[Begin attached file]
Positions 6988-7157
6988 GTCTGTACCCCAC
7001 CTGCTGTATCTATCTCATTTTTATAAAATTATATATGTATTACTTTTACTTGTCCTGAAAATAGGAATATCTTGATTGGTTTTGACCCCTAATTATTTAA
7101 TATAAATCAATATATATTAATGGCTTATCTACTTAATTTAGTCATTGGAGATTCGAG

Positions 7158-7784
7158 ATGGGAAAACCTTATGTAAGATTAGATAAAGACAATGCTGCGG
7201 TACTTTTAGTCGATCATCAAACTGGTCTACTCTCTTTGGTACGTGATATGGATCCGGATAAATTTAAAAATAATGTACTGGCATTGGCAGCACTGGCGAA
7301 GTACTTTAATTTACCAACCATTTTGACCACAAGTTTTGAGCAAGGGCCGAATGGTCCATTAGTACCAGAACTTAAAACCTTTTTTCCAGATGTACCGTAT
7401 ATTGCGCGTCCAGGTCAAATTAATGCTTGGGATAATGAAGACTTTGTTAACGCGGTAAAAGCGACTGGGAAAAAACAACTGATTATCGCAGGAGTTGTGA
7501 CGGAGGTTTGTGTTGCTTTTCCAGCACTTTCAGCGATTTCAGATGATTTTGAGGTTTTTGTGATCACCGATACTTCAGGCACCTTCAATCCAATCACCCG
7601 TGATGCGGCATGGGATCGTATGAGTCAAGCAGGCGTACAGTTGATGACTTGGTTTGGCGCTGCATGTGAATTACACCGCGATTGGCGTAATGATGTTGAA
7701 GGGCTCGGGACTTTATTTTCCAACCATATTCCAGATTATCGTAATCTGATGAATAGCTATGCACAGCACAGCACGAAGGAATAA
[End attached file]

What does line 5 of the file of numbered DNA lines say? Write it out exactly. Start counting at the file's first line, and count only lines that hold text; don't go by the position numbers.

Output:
Positions 7158-7784